RTE's Operation Transformation psychologist Dr Eddie Murphy has some advice.
I have been busy the past few months doing talks in schools and libraries on wellness, mental health and parenting of teenagers, focusing on practical tips and tools.
There are many commonalities and for many parents the best source of support and information is other parents.
From these talks, and receiving a large number of enquires about those challenging teenage times, I answer four of the most common questions below:
Q 1: How do you develop a relationship with you child so they feel they can tell you anything. I hear very little from him at the moment!
Teenagers won’t tell you everything and believe me you don’t want to know. Did you tell your parents everything; your crushes and heartaches? I bet not. However you do want to be in a space where your child can talk to you about the important things. Getting to this is more difficult particularly if it’s a boy. Putting in the ground work is essential. Don’t expect regular heart to hearts. From my experience boys talk less face to face and more shoulder to shoulder, its less confrontational, so in the car is the best place. Listen more than tell. Teenagers will turn off if you start to tell or lecture. Listen to the feelings that they are trying to express.
Q2; How do you discipline a teen (age 14) who’s constantly moody and rude but is very sensitive and emotional?
I wish we could get a manual on rearing children, and even if we did it would all change. The challenge is hitting the right balances of strictness (setting boundaries and being consistent) and sensitivity (supporting & listening). Tough to set out your stall now at 14 but there is a requirement to be strict as in having ground rules and sanctions. It sounds like you are concerned about being firm for fear of emotionality and sensitivity. I think you need to be firm and fair. Setting boundaries and sticking to them help the teenager to know where the limit is. Knowing where the limit is reduces their fears and makes them feel more grounded.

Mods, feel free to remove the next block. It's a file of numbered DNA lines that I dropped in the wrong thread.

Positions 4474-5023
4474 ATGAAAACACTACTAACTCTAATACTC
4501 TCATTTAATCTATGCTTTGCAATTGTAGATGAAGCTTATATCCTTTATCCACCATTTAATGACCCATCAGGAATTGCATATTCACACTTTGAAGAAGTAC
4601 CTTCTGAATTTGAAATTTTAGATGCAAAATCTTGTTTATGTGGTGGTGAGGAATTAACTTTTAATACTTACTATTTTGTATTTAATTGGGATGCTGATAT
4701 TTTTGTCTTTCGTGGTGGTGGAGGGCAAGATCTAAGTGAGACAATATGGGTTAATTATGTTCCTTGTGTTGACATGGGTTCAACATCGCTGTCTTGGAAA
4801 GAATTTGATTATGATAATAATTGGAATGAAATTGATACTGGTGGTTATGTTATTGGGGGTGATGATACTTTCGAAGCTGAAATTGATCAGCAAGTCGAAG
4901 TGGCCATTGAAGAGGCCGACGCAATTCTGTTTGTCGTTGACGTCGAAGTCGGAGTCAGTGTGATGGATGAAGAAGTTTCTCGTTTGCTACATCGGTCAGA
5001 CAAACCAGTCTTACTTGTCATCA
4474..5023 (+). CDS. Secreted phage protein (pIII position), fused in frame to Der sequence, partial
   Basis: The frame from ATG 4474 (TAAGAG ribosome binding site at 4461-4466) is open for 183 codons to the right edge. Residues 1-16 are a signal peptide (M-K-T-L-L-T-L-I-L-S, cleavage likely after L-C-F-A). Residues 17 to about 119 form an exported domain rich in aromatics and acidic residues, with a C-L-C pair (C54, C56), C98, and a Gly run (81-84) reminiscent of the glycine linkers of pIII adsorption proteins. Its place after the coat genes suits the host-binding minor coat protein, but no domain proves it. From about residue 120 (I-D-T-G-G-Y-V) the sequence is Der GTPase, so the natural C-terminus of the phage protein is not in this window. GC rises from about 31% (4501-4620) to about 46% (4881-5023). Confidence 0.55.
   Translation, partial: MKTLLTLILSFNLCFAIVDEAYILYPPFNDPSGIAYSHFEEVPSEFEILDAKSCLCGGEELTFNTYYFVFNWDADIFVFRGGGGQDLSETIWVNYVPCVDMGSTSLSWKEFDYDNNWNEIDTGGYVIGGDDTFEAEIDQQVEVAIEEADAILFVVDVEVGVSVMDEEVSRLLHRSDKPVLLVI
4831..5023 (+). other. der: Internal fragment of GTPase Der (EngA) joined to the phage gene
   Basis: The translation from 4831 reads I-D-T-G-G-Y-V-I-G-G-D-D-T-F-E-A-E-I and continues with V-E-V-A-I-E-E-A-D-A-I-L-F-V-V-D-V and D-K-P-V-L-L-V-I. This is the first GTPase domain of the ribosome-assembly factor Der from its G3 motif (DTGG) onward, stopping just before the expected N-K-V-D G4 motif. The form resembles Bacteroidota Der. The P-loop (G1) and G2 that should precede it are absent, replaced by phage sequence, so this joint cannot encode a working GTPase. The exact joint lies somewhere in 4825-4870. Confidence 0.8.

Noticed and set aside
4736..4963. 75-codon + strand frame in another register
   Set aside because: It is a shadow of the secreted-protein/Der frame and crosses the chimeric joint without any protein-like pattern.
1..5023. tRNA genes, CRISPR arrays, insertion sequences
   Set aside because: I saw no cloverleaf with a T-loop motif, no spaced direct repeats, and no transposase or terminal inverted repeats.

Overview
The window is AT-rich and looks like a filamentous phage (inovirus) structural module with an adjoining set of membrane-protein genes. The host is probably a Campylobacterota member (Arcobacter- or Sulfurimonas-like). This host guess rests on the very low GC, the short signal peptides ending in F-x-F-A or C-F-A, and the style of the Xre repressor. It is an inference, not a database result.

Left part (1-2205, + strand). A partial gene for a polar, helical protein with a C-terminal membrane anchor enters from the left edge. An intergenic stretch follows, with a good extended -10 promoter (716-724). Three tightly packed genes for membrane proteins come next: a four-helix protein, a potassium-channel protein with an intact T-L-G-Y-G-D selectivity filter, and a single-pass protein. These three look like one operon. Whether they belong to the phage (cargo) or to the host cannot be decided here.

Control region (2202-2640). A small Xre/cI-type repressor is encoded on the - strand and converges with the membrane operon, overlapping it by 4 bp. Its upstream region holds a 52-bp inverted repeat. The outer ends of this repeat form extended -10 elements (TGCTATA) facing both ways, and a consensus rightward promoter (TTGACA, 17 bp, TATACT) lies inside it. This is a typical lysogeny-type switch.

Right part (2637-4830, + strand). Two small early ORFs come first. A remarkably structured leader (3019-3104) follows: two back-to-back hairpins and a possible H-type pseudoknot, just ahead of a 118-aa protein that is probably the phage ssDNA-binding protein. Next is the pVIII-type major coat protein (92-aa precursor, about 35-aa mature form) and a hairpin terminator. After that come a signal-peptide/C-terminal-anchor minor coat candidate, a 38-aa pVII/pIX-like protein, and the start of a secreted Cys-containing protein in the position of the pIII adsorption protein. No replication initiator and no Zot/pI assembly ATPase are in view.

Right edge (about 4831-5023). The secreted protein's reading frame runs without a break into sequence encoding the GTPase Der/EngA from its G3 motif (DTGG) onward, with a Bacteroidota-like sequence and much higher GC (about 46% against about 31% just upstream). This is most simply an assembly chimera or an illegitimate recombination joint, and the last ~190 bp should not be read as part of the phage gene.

Q3; Shouting at children is very taboo – Is it that bad to shout?
No, I can’t recommend it, yet I understand at times this might happen. It most often happens when the parent is stressed. However regular shouting is harmful. It produces a potentially compliant child (in your presence), that is fearful, has crushing low self-esteem and is at risk of depression in their adulthood. I see it too often in my therapy room. I just had to name it. Try to speak in a less harmful way.
Q4; How do you deal with a child who always has to have the last word?
It sounds like they learnt this from somewhere! Why can’t they have the last word? Why do you want it? I recommend that you share it out. Let your child have the last word regularly and you have it regularly. See what happens. See it like a fishing hook when it comes and choose not to bite, keep silent, smile and see what happens.